Seaman Junior becomes first indigenous National All-American Miss Jr. Teen

Seaman Junior, Madison Wabaunsee now holds a special title, making her the first indigenous queen in the National All-American Miss Pageant.
Published: Jan. 6, 2023 at 3:56 PM CST
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TOPEKA, Kan. (WIBW) - For Seaman High School Junior, Madison Wabaunsee, runner-up has been an all too familiar title, going back to when she was eight years old, and now the 16-years-old, holds the title of National All-American Miss Jr. Teen, making her the first indigenous queen in the National American Miss Pageant.

“Growing up in school I would look around me and I never saw anyone that looked like me. So to be a Native American representative on a national platform level I can be able to showcase representation that I’ve always longed for throughout my entire life,” says Madison Wabaunsee.

But she says she couldn’t have done it without the help of her late father, James Wabaunsee who was a big guiding force in her pageant career.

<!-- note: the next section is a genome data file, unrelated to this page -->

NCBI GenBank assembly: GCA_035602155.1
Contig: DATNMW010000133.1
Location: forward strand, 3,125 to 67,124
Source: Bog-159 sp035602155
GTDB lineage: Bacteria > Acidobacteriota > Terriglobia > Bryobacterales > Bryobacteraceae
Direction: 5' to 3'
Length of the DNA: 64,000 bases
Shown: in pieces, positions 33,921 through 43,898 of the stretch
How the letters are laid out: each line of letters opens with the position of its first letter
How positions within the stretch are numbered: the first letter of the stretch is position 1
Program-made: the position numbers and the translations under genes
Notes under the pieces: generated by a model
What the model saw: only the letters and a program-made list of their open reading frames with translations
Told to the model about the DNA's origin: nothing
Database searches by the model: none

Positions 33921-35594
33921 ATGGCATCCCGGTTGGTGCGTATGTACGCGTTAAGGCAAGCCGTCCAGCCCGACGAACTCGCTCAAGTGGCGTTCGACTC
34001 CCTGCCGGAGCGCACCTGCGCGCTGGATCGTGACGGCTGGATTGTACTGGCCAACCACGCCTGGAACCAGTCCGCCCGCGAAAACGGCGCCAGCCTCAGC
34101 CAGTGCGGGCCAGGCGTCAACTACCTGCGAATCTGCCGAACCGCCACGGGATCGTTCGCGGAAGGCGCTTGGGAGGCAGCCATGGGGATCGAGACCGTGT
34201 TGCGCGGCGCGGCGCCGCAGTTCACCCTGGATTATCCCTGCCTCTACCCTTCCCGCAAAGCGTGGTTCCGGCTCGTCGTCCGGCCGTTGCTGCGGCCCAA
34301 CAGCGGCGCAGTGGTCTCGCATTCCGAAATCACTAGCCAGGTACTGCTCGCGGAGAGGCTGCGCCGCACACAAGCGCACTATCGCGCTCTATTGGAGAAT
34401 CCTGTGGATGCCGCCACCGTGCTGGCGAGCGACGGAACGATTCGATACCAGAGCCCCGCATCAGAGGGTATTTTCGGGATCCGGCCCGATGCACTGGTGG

In 2015, Madison’s father died from a stroke and heart attack, leaving Madison unsure if she could ever compete again.

“So a part of the competition is a formal wear competition where you have you and your pretty ballgown, as well as, your escort and that was always my dad. For the first couple of years when he was still alive he would escort me and my sister and, it meant the world to me because I could see how proud he was of us and see us putting ourselves out there and, so whenever he passed I really got down on myself and never really knew if I would recover from his loss,” Madison says.

But Madison says somehow she mustered the strength to carry on, watching her older sister compete in pageants and remembering her father’s support.

“I always tell myself that I am more than worthy enough. I have already proven this to myself and I‘m a very visionary person and I always think of my dad as holding my hand, or he’s always walking right beside me. So for this pageant, not only did I do it for him because I knew how proud he would be of my accomplishments and to see that I’m still competing and I got the title that I wanted,” she says.

Now Madison says her mission is to spread the word that representation matters.

“To let people know that you are not alone, there are people who look like you in this community and who have done great valuable things with their lives regardless of their skin color,” she says.